What does the rise of start-up retreats say about our attitude to work?

Picture scores of entrepreneurs, fireside, toasting marshmallows, glamping in yurts and bell tents, waking to yoga, climbing trees and bonding over compost latrines. For some, it’s the stuff of nightmares, for those who are game, it’s a working break.

I’m talking about the rising trend in start-up retreats, which combine adventure and relaxation - often in the wilderness - with the opportunity to network and be inspired by motivational speakers and activities.

Global workspace provider WeWork is hosting its annual summer camp right now in Kent, which Florence & The Machine is headlining. This start-up festival boasts team sports, networking, bonfires, inspiring talks from thought leaders, even tie-dye and basket weaving workshops.

A similar event - Happy Startup Summer Camp in Sussex - has also caught my eye. What it lacks in world famous bands it makes up for in workshops with appealing titles, including: "The Art Of Shouting Quietly" and "How To Be A Changemaker". Cider making, bushcrafting and Japanese sword fighting are all on the activities menu.

Memories from WeWork Summer Camp 2016

These are a departure from the trips offered by big corporates as employee perks - typically involving luxury hotels and swimming pools - and it coincides with the global rise in adventure tourism.

In 2010, a study by ATTA found the global value of adventure tourism to be $89 billion. When the study was repeated in 2013, it found the sector to be worth $263 billion - a staggering rise of 196 per cent in just two years.

Meanwhile there has been a shift away from consumerism and towards experientialism. Some call it minimalism, while author James Wallman dubbed it ‘stuffocation’. Essentially, it’s the popular theory is our hard-earned cash is best spent on experiences and not adding to our burgeoning collection of material things.

James Wallman: Does less stuff make you more happy?

It’s a trend that has already infiltrated the employee benefits sector, with employers offering increasingly creative experiential perks, many of which can be replicated by SMEs.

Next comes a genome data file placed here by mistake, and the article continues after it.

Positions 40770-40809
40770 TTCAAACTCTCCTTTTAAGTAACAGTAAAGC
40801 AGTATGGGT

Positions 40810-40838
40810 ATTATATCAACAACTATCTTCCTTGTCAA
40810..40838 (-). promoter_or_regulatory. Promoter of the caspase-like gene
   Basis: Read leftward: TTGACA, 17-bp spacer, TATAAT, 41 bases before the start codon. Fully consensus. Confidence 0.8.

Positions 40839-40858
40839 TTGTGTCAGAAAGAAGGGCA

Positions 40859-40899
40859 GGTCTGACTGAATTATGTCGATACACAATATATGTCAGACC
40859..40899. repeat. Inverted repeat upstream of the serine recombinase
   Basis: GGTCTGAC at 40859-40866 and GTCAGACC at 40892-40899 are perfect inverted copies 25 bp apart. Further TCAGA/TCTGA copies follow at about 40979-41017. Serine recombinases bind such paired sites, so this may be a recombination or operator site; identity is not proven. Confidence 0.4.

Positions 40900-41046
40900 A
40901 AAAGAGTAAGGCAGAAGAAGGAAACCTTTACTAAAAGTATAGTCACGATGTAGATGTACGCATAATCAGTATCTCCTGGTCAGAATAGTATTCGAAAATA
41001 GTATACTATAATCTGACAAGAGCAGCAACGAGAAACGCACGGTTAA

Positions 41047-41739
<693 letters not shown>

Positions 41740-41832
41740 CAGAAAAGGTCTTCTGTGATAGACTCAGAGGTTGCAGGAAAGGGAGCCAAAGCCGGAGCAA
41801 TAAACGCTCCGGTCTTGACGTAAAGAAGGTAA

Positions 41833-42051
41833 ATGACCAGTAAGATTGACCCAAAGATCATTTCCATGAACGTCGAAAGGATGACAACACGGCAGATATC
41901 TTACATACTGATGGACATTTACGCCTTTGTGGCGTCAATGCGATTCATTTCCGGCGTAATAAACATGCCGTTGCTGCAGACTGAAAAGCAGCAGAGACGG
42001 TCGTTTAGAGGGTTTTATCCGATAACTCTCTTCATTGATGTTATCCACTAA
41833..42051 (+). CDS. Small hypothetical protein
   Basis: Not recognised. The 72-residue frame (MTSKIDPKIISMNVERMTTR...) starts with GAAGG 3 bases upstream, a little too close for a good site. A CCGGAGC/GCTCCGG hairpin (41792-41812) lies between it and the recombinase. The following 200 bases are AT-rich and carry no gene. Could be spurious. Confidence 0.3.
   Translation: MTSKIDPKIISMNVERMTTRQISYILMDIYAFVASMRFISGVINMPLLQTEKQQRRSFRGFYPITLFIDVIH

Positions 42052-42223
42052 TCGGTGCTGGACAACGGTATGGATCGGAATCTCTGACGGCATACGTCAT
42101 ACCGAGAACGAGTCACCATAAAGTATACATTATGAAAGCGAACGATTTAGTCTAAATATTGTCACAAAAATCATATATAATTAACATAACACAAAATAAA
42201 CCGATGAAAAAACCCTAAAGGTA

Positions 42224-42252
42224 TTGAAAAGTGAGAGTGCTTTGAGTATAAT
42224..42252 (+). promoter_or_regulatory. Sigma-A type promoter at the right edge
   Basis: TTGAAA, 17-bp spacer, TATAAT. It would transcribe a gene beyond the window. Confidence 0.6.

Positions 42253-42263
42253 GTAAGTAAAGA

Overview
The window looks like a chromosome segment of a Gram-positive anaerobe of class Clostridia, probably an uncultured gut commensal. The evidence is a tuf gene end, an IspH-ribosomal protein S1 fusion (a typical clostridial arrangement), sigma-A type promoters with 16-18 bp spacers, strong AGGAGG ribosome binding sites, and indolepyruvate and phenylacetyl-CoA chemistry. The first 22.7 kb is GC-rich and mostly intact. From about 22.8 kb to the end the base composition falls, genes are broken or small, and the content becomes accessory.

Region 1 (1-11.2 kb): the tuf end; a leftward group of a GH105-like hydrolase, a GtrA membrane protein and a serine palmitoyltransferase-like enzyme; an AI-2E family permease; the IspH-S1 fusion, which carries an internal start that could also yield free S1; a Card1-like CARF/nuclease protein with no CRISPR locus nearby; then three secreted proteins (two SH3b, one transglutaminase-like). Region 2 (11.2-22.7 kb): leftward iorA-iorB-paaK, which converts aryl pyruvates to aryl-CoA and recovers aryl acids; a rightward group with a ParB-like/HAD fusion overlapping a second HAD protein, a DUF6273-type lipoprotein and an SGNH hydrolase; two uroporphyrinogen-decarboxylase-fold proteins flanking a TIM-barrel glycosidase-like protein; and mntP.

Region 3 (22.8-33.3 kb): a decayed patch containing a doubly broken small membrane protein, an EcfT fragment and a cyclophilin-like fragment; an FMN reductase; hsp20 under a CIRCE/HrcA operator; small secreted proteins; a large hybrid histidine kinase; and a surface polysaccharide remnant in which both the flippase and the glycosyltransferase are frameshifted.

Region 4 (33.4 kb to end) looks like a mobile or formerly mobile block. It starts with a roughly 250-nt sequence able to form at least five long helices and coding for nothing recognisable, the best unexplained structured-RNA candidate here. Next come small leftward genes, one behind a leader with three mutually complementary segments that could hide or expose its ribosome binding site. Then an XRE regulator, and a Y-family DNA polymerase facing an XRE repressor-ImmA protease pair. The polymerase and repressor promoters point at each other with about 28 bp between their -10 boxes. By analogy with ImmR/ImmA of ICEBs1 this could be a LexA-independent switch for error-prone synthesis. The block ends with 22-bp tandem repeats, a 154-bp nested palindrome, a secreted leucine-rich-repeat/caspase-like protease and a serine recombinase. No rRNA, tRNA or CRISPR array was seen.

One of the most popular at the moment is "escape room" style team building challenges, where teams must use their collective intelligence to break free from a locked room by solving clues and puzzles. Skills required - critical thinking, problem solving and teamwork - are all transferable in the business world.

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Another, offered by Google and McKinsey, is improvisation. If you never studied drama, improv class involves standing up in front of your peers and responding to a situation or theme on the spot. Acting skills aren’t particularly important. You do, however, have to listen carefully and interact intuitively. Fortunately, the speed of the class means there’s little time to remember you suffer from stage fright or nerves. It provides excellent training for media interviews, pitches and client meetings.

On the wellbeing front, yoga classes, mindfulness sessions and massage are increasingly prolific employee perks - boosting productivity, and making staff happier and healthier.

In short, compared to dishing out vouchers or bonuses, experiential perks can be cheap to deliver (hiring one improv teacher for two hours benefits the whole office), create long-lasting memories, and are likely to be the most talked about benefits you offer all year, both on and offline.

This is a guest blog and may not represent the views of Virgin.com. Please see virgin.com/terms for more details. Thumbnail from gettyimages.

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